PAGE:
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J Natl Cancer Inst. 1999 Feb 3;91(3):264-70.

Estrogen replacement therapy and breast cancer survival in a large screening study.

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  • 1Environmental Epidemiology Branch, Division of Cancer Epidemiology and Genetics, National Cancer Institute, Bethesda, MD 20892-7374, USA.



Hormone replacement therapy has been associated in some studies with reductions in breast cancer mortality among women who develop this disease. It is unclear whether this association reflects the biologic activity of the hormones or the earlier detection of tumors among hormone users. We examined breast cancer mortality among women who were diagnosed with axillary lymph node-negative and node-positive breast cancer according to the currency of estrogen use at diagnosis.


Vital status through June 1995 was determined for 2614 patients with postmenopausal breast cancer diagnosed during the period from 1973 to January 1981. We estimated adjusted hazard-rate ratios (adjusting for tumor size, age, race, Quetelet [body mass] index, and number of positive lymph nodes in women with node-positive disease) and unadjusted cumulative probabilities of breast cancer death over time since diagnosis.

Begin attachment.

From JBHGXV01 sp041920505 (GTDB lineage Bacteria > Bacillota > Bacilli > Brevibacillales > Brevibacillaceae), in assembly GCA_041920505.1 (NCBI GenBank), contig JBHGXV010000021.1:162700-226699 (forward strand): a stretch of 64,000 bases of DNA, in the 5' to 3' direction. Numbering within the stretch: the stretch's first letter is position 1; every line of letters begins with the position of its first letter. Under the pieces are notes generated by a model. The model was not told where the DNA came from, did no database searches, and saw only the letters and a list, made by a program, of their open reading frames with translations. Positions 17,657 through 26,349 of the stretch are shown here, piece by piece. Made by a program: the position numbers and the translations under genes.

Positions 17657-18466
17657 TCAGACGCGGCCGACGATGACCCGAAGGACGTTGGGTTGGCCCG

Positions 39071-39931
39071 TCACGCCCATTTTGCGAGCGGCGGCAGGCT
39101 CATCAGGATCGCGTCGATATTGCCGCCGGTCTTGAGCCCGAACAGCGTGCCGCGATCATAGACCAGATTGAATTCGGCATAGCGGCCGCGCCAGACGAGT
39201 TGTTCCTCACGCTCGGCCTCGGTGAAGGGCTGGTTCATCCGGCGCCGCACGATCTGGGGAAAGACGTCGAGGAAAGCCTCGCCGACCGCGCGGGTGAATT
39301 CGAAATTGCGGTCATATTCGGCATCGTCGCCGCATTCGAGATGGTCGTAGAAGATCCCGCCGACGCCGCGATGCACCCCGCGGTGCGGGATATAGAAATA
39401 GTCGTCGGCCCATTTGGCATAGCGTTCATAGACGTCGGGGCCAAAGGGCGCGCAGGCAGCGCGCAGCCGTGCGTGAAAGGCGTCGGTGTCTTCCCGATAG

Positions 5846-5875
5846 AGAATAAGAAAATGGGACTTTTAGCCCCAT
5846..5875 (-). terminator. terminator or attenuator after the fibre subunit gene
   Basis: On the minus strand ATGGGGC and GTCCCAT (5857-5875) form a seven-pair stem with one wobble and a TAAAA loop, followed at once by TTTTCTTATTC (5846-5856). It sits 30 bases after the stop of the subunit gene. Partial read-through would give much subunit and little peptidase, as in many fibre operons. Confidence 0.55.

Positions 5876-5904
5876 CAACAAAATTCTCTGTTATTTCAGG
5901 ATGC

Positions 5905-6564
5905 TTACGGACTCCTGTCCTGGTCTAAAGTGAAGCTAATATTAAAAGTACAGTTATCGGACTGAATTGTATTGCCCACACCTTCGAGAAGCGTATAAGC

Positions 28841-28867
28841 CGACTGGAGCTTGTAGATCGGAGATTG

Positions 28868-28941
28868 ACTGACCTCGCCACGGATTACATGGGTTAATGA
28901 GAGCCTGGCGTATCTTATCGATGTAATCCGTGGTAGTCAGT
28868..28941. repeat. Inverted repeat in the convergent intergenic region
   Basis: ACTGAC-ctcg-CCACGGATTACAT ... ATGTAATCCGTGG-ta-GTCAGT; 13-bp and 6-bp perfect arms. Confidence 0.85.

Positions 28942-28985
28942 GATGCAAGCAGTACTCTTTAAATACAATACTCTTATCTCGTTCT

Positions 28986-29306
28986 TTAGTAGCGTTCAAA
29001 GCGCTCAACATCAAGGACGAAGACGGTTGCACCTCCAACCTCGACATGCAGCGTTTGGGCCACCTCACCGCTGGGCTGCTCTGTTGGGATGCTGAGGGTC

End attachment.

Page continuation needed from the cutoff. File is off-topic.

Among patients with node-negative disease, rate ratios for breast cancer mortality associated with current use compared with nonuse at diagnosis were 0.5 (95% confidence interval [CI] = 0.3-0.8) until 144 months after diagnosis and 2.2 (95% CI = 0.9-5.2) thereafter. Mortality was not statistically significantly lower in past users. The cumulative probabilities of breast cancer mortality at the end of follow-up were 0.14, 0.14, and 0.09 in nonusers, past users, and current users, respectively. Among women with node-positive disease, the rate ratios associated with current and past use were both 0.5 until 48 months after diagnosis (95% CI = 0.3-0.8 for current users; 95% CI = 0.3-0.9 for past users) and were 1.1 (95% CI = 0.7-1.7) and 1.8 (95% CI = 1.2-2.7), respectively, thereafter. The cumulative probabilities of breast cancer mortality were 0.32, 0.39, and 0.27 in nonusers, past users, and current users, respectively.


Patients with breast cancer who were using replacement estrogens at the time of diagnosis experienced reductions in breast cancer mortality, which waned with the time since diagnosis.

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